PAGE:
Back in Alaska
Let’s face it. Alaska is pretty darn amazing. We couldn’t resist returning. Our budget didn’t quite stretch to a long ferry journey, so on some local advice we opted to check out Haines and then take the short ferry trip to Skagway.
We are clearly deranged lunatics, because after complaining about the mosquitoes in Alaska. The first place we stayed in Haines was a nice free camping spot on the shore of—Mosquito Lake. Fortunately, despite the name, the mosquito levels were much lower than anticipated. We were woken in the night by the arrival of an angry swarm of Trumpeter Swans, but they moved on as soon as Emma threatened to take a photo of them.
Here’s the lake sans swans:
The next night we splashed out on accommodations. $12 a night gets you a spot here:
That is why it is so hard to leave Alaska.
As we settled in for a cozy night nestled amongst the mossy trees, we agreed that we had been right, Alaska was just like home, but taller and with bears.
What we hadn’t factored in was how exactly like home it was—we were shaken from our sleep by an earthquake. Ben initially blamed bears, I blamed Ben, but we soon figured out that the real culprit was the ground itself once the neighbour’s car alarms started bleeping in a disgruntled fashion.
Test of new suspension and rooftop tent vs 5.9 earthquake. Success. A comfortable night’s sleep was had by all, despite the early morning shake up.
Haines has its very own hammer museum. Yes, it is a real place. They have a large collection, but despite a thorough search we did not encounter M C Hammer.
There was something for everyone (that is in to hammers) including this ‘useful’ looking ‘electric’ hammer…
Haines will also be remembered as the place where we met Dylan, the world’s cutest known owl.
Realising that there was no way we were going to top that we hopped on the ferry…
And headed to Skagway.
Skagway has plenty of cute old-timey historical buildings, much like Dawson City. But the difference is that Skagway appears to be specifically aimed at cruise ship passengers. Everything is pretty expensive and feels a bit superficial compared to Dawson City.
Perhaps if we hadn’t been complete cheapskates we would have gone on an afternoon trip on the White Pass railway, we’d been told that was a pretty great way to spend the afternoon. Instead we simply wandered around town, looked at some rocks, bought some overpriced incredibly disappointing popcorn and eyeballed this crazy contraption:
(That’s a terrifying looking snow plow on a train, not an old fashioned air-conditioning unit or anything.)
The visitor’s centre showed a good video on the history of the gold rush era and there were some restored heritage buildings set up like museum exhibits.
We were also too cheap to visit the brothel museum. It could have been cool, but we had already wasted our money on some pretty average popcorn by that stage. So maybe someone else who has been can let us know if we missed out.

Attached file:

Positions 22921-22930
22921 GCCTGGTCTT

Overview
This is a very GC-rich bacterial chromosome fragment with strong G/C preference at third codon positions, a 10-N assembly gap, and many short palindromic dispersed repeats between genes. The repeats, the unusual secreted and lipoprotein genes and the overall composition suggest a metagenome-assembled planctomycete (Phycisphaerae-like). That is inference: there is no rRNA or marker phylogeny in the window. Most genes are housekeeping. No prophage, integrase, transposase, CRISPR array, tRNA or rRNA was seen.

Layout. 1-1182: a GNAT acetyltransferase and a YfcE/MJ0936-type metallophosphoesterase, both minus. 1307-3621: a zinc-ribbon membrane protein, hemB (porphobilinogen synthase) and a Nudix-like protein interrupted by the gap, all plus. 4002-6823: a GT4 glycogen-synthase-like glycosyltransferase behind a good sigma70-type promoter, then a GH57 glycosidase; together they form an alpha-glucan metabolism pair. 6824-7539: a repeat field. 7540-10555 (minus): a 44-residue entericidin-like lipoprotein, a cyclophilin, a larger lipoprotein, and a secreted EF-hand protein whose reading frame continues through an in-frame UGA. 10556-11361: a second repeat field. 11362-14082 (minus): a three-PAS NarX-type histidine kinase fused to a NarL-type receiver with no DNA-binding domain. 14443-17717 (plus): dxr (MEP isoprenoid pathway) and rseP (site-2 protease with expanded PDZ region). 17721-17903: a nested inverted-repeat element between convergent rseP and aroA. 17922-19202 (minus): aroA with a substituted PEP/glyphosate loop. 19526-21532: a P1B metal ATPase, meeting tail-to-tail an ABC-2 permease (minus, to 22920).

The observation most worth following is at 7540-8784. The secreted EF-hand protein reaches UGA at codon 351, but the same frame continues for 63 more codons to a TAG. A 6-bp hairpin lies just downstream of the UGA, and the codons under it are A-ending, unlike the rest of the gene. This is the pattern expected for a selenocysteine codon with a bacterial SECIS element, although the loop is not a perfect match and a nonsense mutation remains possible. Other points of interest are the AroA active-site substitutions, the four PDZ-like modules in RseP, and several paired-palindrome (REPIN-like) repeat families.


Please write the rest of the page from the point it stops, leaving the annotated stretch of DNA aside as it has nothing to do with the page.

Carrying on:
A few miles out of Skagway is the site of the former port of Dyea. There isn’t much there now, just a recreation area, some trees, a few building remnants and the ‘slide cemetery’ that marks the eternal resting place of those unfortunate souls caught in the 1898 avalanche. (Plus a few others)
Instead of trudging out the hard way over the Chilkoot pass trail—as the hopeful folk seeking gold in at the end of the 1800’s had. We hopped in our warm, dry vehicle and drove the scenic White Pass back to Canada.
Miles driven: 539
Hammers seen: 1400 approx.
M C Hammers seen: Nil.
Dalton Trail Ale
Eldred Rock Red
‘Devil Made Me Do It’ (IPA)
Anniversary Brown Ale
Captain Cook’s Spruce Tip Ale
Buster Board Lager
Black Fang (Imperial Stout)
Bigger Hammer (Barley Wine)
Their Bigger Hammer was one of our favourite barley wines we have had the pleasure of sampling. Sadly we didn’t leave with any of their delicous beer as the Haines Brewing Co. were believers in the stingy ‘don’t fill any growler that isn’t ours’ rule. Lame.
Beers sampled—Skagway: Unfortunately, even though they make their own beer on site, Skagway Brewing were sold out of most of their brews so we only had the opportunity to sample:
Chilkoot Trail Pale Ale
Boom Town Brown
Recommendations to other travellers
Chilkoot lake campground: Honestly, how could you say no to staying somewhere like that. Even though the neighbours are nearby it feels like you are secluded in your own little pice of wilderness. It is just a short walk down the road to the river where bears are known to fish for salmon. Or if you want to, you can fish for salmon. Either way, it’s convenient.
The Rusty Compass Coffeehouse: I’m not sure what they called their slice they sold. Try to imagine pure happiness condensed into bar form and you’ll be close. Go in and try their food, they seem to know what they are doing!
The American Bald Eagle Foundation: A great place to go to learn about bald eagles and meet Dylan, the world’s cutest owl.